Yet Another Journal

Nostalgia, DVDs, old movies, television, OTR, fandom, good news and bad, picks, pans,
cute budgie stories, cute terrier stories, and anything else I can think of.

 Contact me at theyoungfamily (at) earthlink (dot) net

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» Saturday, October 27, 2018
Happy Jonquil Festival Day

It was quite cloudy and damp when we awoke this morning, but it was not raining, which was just what we wanted. We emerged from our cocoon of blankets—it was down into the 40s last night—and dressed and breakfasted, and I took Tucker out for an airing. And then we were off, with Tucker in tow. It was the perfect day for the autumn Jonquil Festival, even if no one else thought so: cool, cloudy, open jacket weather.

We found a parking space behind the library, and began to stroll around the booths. Tucker was intensely alert, pulled in all directions by people and scents. The first dog we encountered was an Australian shepherd, mostly white with merle markings, and his name was Tucker, too. It's a small festival, so we ran into the other Tucker several times. Our Tucker got petted several times by people with small children, got barked at by a nervous pug, and tried to mark everything in his path. We admired jewelry and gadgets, and then stopped by a balsamic vinegar booth. We were out of our peach vinegar, so we bought that (now we don't have to drive up to Woodstock) and also some plum vinegar (which should taste smashing on lamb and beef), and a small bottle of spicy lime for James. We sampled huckleberry honey and dips, talked to some people with a shy border collie, walked past the rescue greyhounds, and looked at the Smyrna Library book sale books (here James bought some pecans for charity as well). As we were coming around we found a booth where a man was selling inexpensive clockworks in handmade wooden frames.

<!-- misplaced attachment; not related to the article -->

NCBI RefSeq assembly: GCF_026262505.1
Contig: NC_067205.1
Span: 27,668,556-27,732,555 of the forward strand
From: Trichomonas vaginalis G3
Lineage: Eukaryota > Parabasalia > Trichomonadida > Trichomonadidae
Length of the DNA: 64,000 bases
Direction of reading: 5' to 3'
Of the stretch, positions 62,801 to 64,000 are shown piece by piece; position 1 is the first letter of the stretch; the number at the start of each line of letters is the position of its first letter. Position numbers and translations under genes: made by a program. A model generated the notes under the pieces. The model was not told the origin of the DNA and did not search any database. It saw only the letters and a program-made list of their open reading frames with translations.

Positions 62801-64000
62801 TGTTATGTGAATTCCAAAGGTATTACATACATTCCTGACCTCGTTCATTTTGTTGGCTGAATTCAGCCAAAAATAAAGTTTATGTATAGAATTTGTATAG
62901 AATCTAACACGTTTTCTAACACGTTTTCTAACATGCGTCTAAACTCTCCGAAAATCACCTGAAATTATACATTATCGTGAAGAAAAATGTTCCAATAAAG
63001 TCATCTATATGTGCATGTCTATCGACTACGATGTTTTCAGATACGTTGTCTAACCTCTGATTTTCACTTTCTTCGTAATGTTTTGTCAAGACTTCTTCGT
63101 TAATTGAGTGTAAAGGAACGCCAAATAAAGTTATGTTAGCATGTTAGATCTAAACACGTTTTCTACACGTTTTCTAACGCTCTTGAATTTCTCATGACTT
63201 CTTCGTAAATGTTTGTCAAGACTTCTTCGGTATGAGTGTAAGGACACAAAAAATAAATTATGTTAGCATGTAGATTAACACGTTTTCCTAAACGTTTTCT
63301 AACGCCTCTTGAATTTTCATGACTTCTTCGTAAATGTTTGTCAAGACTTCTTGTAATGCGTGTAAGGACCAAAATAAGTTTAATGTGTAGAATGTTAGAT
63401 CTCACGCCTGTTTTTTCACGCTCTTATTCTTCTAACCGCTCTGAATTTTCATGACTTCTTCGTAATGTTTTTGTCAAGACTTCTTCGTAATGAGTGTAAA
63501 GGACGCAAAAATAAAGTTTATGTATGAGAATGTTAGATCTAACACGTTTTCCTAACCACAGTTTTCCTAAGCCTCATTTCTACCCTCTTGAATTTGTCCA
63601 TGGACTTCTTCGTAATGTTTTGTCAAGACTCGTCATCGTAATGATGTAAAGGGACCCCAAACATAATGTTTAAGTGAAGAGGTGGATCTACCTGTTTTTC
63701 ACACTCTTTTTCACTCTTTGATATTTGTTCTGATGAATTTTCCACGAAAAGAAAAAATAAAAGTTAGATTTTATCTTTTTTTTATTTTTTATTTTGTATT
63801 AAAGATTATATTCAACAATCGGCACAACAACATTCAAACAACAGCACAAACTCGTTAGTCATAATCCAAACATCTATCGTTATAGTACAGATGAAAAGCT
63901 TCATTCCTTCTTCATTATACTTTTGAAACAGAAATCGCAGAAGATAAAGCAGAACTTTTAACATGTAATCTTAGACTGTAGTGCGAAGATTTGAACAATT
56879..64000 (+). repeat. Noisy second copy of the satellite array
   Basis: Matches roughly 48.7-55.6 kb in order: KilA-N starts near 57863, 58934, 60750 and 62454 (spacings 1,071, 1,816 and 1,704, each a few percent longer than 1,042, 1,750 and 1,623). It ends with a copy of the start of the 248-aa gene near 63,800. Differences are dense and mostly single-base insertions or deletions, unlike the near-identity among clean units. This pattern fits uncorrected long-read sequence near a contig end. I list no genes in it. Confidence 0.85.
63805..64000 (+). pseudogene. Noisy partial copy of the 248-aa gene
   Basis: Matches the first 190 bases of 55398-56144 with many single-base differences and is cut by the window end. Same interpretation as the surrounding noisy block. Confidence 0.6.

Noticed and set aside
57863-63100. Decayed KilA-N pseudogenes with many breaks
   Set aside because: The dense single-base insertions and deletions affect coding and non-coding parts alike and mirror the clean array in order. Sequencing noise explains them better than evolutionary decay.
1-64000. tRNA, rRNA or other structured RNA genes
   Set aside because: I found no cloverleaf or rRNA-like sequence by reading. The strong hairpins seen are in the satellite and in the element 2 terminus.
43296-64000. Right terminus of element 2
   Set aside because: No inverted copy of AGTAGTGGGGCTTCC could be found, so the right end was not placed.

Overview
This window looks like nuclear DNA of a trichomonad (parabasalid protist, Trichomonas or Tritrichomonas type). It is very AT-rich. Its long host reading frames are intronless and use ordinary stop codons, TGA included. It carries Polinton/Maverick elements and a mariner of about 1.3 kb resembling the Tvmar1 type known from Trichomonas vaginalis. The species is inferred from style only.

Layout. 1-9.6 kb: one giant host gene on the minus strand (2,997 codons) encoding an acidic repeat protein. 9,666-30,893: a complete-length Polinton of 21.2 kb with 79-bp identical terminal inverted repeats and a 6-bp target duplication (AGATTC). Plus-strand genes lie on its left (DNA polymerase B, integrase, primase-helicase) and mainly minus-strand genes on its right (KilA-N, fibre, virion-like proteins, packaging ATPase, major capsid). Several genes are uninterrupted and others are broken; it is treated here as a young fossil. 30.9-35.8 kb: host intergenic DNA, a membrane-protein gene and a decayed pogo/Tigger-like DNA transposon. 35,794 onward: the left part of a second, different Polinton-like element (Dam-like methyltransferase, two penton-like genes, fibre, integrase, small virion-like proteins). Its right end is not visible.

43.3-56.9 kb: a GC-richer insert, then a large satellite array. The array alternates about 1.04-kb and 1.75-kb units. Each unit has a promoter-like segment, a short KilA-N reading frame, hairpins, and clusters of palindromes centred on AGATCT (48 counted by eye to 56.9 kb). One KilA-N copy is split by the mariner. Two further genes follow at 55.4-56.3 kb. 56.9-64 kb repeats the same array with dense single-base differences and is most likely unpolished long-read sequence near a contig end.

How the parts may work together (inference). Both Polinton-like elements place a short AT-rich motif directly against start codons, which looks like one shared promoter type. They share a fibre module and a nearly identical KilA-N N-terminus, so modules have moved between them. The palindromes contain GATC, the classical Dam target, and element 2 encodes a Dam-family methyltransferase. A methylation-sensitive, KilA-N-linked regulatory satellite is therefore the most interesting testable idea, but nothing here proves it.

Now, way back when I was living at "the Cubbyhole," my studio apartment, and there was a Remington store at Perimeter Mall, Mom bought a little faux gold mantel clock with a rotating pendulum at the bottom which looked like the real one my Confirmation godmother Margaret Azzoli had in her parlor. Mom always adored that clock but couldn't afford an antique like that. When Mom passed, we took the little mantel clock home and it's been on our own mantel ever since. But the pendulum broke several years ago, and it's been going through batteries like water, sticking on certain hours, and running slow. I'd checked into lookalike mantel clocks online and they were very expensive and all plastic, and made in China.

James saw the look on my face when I came to one clock with an "aged" face set in dark walnut with a maple leaf cut on one side. He bought it for our anniversary, and when we got home I put it on the mantel. It fits right in with the fall decor and looks like it's always been there. The only thing wrong with it is that it takes "N" batteries and I will have to go to Batteries Plus for those.

We had some "island noodles" for lunch, chicken with vegetables and long noodles. It was very salty and I was equally sorry for suggesting it. We should have just had Williamson barbecue. James picked up some jambalaya for dinner and we were about to leave when we noticed a frisbee dog exhibition starting. This was just a short show, but there were three of the cutest dogs: a little smooth-haired bullet of a terrier-type dog, a border collie, and a red heeler. They all did a funny show where they deliberately disobeyed and had the crowd in stitches. Tucker completely ignored them!

By the time we got home he was completely "tuckered out" and sacked out on James' recliner for the rest of the day. I put the clock up on the mantel.

We were still both in good spirits, so we transferred all the junk from the box of Goodwill donations to the trunk of my car and took them all to the donation center. This gets rid of the Soda Stream, which James doesn't use anymore because the syrup changed manufacturers and got more expensive, a whole collection of small Hallowe'en decorations, a tailed mouse, plastic Christmas dishes, and a bunch of other little things.

Finally we strayed into dangerous territory by going to Kroger on a Saturday afternoon. However, it was less hazardous than we expected and we emerged unscathed. We came home to play about on the computer, watch some television, eat a little supper. James spent part of the afternoon and some of the evening downstairs in the "man cave" for the first time in a long time, and I worked on a tiny cross stitch "Colonial Sheep" that I bought so long ago in the gift shop in Yorktown.

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